To get things started, and to give you a better idea of how this structure plays in real life, let’s INSERT a question into the database, together with three possible responses:

INSERT INTO `questions` VALUES (1, 'What version of PHP are you using?', '2004-10-15');
INSERT INTO `answers` VALUES (1, 1, 'PHP 3.x', 0);
INSERT INTO `answers` VALUES (2, 1, 'PHP 4.x', 0);
INSERT INTO `answers` VALUES (3, 1, 'PHP 5.x', 0);

Alternatively, you could create a new database and type source db.sql from the command prompt to load the table structures and data directly.

Rocking the Vote

With the database taken care of, it’s time to put together the web pages that the user sees. The first of these is user.php, which connects to the database to get the latest poll question and displays it together with all its possible responses. Take a look:

<html>
<head><basefont face = 'Arial'></head>
<body>

<?php

// include configuration file
include(‘config.php’);

// open database connection
$connection = mysql_connect($host, $user, $pass) or die(‘ERROR: Unable to connect!’);

// select database
mysql_select_db($db) or die(‘ERROR: Unable to select database!’);

// generate and execute query
$query = “SELECT qid, qtitle FROM questions ORDER BY qdate DESC LIMIT 0, 1″;
$result = mysql_query($query) or die(“ERROR: $query.”.mysql_error());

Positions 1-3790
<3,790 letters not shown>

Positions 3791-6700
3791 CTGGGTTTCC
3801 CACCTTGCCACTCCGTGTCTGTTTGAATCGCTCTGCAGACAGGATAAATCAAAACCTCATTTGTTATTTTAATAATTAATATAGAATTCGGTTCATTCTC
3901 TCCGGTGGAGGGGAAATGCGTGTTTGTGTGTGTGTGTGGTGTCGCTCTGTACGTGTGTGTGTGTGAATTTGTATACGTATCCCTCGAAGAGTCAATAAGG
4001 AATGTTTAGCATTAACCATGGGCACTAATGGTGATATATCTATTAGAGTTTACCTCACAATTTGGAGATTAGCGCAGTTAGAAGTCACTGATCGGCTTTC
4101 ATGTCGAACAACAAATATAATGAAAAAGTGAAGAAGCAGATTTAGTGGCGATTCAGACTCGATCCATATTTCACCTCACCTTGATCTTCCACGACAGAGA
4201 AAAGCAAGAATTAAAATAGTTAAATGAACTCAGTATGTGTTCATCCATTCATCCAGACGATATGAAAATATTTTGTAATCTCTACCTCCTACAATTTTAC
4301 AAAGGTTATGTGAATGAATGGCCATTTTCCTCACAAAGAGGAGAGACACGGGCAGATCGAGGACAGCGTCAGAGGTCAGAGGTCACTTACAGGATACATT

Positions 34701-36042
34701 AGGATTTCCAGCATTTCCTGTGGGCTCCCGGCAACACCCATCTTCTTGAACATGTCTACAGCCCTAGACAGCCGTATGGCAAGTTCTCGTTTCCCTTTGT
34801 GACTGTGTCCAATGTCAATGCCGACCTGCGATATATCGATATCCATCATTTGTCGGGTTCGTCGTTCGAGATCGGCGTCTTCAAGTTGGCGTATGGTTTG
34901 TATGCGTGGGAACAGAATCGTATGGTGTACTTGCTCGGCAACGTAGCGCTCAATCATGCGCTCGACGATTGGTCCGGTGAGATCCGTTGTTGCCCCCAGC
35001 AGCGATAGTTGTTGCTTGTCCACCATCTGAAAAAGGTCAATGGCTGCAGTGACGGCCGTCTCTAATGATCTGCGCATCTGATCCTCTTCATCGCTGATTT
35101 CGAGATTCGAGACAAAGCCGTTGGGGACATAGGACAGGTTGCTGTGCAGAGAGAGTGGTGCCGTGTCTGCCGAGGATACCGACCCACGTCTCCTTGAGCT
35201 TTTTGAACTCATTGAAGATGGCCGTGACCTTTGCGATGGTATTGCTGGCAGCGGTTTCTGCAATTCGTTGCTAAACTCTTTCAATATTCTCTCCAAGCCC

// if records are present
if (mysql_num_rows($result) > 0) {
$row = mysql_fetch_object($result);

// get question ID and title
$qid = $row->qid;
echo ‘<h2>’.$row->qtitle .'</h2>';
echo “<form method = post action = ‘user_submit.php’>”;

// get possible answers using question ID
$query = “SELECT aid, atitle FROM answers WHERE qid = ‘$qid'”;
$result = mysql_query($query) or die(“ERROR: $query.”.mysql_error());

if (mysql_num_rows($result) > 0) {

// print answer list as radio buttons
while ($row = mysql_fetch_object($result)) {
echo “<input type = radio name = aid value = ‘”.$row->aid.”‘>'”.$row->atitle.”‘</input><br />”;
}

echo “<input type = hidden name = qid value = ‘”.$qid.”‘>”;
echo “<input type = submit name = submit value = ‘Vote!’>”;
}

echo ‘</form>';
}

// if no records present, display message
else {
echo ‘<font size=”-1″>No questions currently configured</font>';
}

// close connection
mysql_close($connection);

?>

</body>
</html>